We are interested in the life course of the nervous system: the cellular and molecular mechanisms underlying its formation during development, its renewal and regenerative capacities in adults, and its maintenance during ageing.
How do neural stem and progenitor cells proliferate and generate the great diversity of neurons and glia during development? How does the complex choreography of cell movements shape the nervous system? How do defects in nervous system development during embryogenesis lead to neural disorders? How is plasticity of neural networks regulated in the immature brain during the so-called “critical period” of postnatal stages? In adulthood, how do neural stem and progenitor cells self-renew and respond to injuries or degenerative diseases to regenerate lost neurons and glia – and why do they often fail to do so? How is the longevity of the nervous system controlled?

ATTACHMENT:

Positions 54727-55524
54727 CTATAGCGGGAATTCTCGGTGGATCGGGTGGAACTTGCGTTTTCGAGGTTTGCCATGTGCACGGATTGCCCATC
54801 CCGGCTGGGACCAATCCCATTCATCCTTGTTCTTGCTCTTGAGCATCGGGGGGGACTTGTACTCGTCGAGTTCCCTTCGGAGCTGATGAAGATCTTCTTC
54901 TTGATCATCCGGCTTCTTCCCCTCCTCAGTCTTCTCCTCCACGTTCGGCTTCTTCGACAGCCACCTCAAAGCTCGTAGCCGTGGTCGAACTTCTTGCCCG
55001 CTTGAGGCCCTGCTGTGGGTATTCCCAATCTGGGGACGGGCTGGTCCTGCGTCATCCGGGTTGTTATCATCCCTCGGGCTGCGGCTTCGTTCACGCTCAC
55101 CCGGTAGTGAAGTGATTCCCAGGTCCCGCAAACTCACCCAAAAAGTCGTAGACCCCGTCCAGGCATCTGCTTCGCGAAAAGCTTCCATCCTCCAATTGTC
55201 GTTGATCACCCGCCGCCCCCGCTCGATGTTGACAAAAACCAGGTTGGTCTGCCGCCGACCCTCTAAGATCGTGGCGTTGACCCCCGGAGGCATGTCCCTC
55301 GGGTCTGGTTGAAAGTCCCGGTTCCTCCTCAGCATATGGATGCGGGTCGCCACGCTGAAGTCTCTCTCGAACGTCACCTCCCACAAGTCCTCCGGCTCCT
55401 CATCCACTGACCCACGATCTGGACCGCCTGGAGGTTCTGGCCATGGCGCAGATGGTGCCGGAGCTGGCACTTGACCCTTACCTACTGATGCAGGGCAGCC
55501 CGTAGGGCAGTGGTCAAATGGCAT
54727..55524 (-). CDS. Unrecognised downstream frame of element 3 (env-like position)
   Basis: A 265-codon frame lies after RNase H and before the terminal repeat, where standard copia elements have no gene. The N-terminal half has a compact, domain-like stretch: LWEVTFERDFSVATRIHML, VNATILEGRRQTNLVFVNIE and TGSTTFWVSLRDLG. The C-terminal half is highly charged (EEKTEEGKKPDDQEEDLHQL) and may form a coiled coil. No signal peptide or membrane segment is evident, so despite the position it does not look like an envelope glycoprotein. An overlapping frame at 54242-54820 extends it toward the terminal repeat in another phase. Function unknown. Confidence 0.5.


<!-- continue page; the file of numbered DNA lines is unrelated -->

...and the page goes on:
Scientists from the CNN and DECS departments address these questions using various model organisms including fruit flies, fishes, amphibians, birds and rodents. Using state-of-the-art technology, they focus on the brain, the retina and the olfactory system. Their work will contribute to a better understanding of the fascinating processes that start with a few cells and build a nervous system composed of billions of neurons and glia connected in a vast neural network. This is fundamental for opening new avenues for fighting against the deleterious effects of ageing, for preventing the appearance of, or for developing treatment for various nervous system disorders and diseases, such as intellectual disability, neuropsychiatric disorders, the effects of stroke or trauma, Duchenne muscular dystrophy, multiple sclerosis, age-related macular degeneration or retinitis pigmentosa.